Background: Caesarean delivery rates have increased in Australia over the last decade creating new challenges for breastfeeding mothers and caregivers. The advantages of breastfeeding are well recognised, however breastfeeding problems are common. Review of the literature revealed limited qualitative research relating to the experience of women having difficulties breastfeeding after caesarean section under regional anaesthesia. This study aimed to fill that gap in the literature.
Methods: Participants were women referred to the hospital Breastfeeding Support Centre with difficulty initiating and establishing breastfeeding. The methodology employed was interpretive phenomenology and purposeful sampling. Data was analysed using van Manen's hermeneutical circular process.
Results: Themes identified included Unnatural birth, Natural instincts compromised, Helping mothers to mother and Sabotage and defeat. These themes elicited ten subthemes which were interpreted and reflected upon to reveal key findings. These findings included the emotional and physical effects of the delivery and anaesthetic, the lack of true skin to skin contact, separation of mother and baby, inconsistent information, inadequate support, unnecessary formula supplementation and feelings of failure.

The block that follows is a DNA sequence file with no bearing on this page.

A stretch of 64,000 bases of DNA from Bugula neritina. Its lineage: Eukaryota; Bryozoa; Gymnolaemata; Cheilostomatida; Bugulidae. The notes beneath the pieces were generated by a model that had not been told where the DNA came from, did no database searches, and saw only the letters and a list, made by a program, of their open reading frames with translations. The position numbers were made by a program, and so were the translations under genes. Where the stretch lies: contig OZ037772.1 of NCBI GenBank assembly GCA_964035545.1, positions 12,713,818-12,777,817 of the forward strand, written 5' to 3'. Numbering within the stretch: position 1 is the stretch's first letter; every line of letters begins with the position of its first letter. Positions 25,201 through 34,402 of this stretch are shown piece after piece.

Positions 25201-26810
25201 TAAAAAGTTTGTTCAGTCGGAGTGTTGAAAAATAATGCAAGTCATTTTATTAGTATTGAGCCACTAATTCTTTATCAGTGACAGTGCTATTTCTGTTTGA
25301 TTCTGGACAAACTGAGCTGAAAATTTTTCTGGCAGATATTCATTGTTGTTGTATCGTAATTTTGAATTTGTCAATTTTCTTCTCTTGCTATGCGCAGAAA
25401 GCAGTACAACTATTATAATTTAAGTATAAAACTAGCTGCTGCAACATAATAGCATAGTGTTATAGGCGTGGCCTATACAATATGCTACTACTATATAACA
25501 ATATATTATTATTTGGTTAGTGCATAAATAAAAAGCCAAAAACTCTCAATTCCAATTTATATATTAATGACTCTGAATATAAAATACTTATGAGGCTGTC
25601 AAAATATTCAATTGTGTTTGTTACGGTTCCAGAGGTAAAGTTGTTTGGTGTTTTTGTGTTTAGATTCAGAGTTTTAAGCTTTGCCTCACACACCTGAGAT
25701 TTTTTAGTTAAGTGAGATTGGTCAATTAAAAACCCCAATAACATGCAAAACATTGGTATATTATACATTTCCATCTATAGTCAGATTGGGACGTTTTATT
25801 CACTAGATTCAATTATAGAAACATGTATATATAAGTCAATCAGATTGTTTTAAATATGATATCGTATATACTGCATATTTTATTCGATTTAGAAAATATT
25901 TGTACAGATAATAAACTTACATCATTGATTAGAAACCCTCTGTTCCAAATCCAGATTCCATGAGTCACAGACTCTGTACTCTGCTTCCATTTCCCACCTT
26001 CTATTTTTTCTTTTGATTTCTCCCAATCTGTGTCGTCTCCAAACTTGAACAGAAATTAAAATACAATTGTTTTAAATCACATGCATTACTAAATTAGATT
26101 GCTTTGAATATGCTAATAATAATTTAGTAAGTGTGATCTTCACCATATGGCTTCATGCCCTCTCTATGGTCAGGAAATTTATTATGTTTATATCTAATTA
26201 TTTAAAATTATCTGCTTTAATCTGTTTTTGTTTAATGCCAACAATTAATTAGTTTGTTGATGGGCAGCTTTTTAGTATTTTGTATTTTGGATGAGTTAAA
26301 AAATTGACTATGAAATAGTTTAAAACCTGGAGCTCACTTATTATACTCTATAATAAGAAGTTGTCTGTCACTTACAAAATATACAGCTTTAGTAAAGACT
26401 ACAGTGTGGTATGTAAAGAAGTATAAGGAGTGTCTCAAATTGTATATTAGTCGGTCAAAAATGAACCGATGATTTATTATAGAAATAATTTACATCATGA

Conclusion: Key recommendations included increasing skin to skin contact after caesarean section to support the natural instincts of mother and baby, increasing education on possible effects of surgical delivery on breastfeeding and increasing postnatal breastfeeding support for this group of women. Broader issues of inadequate staffing and a changing postnatal dynamic reflecting increased post-surgical care need further exploration.